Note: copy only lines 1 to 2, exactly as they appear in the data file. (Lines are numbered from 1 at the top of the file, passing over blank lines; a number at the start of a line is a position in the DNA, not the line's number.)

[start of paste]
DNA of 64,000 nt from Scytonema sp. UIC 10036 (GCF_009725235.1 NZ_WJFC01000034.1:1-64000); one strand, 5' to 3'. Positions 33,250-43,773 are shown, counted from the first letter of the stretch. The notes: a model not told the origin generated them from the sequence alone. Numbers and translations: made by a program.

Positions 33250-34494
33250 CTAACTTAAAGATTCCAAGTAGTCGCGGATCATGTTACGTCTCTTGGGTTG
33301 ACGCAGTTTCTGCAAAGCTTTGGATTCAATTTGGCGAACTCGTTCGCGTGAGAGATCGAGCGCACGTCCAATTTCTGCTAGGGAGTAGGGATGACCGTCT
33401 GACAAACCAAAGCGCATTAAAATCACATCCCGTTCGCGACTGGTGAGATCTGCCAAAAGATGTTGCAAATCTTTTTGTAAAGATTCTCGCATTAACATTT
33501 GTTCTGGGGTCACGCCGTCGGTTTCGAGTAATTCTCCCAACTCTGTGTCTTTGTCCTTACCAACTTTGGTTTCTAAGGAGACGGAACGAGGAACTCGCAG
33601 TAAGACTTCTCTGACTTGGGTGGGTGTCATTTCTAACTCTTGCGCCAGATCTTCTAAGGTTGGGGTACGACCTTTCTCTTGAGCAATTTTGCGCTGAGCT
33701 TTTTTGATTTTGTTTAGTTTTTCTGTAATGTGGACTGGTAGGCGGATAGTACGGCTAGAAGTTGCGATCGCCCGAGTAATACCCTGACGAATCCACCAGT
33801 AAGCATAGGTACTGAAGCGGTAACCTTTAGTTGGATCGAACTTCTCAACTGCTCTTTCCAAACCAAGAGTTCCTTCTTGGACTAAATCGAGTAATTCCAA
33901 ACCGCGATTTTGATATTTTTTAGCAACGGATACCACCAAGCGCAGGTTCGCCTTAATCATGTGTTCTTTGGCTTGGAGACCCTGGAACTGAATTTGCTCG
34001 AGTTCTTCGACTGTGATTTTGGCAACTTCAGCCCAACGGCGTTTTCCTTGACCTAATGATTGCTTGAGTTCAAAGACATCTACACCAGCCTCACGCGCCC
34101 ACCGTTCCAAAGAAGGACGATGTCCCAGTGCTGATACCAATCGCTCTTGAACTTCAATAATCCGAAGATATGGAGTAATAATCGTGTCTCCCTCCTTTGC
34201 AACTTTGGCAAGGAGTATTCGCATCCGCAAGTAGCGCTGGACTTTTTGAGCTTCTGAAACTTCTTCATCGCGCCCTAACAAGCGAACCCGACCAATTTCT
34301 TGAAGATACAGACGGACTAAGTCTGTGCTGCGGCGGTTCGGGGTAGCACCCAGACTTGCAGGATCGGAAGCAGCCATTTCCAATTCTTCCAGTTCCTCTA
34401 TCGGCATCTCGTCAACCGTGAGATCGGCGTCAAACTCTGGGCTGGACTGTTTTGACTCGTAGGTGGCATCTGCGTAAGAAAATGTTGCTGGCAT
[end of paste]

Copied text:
DNA of 64,000 nt from Scytonema sp. UIC 10036 (GCF_009725235.1 NZ_WJFC01000034.1:1-64000); one strand, 5' to 3'. Positions 33,250-43,773 are shown, counted from the first letter of the stretch. The notes: a model not told the origin generated them from the sequence alone. Numbers and translations: made by a program.

Positions 33250-34494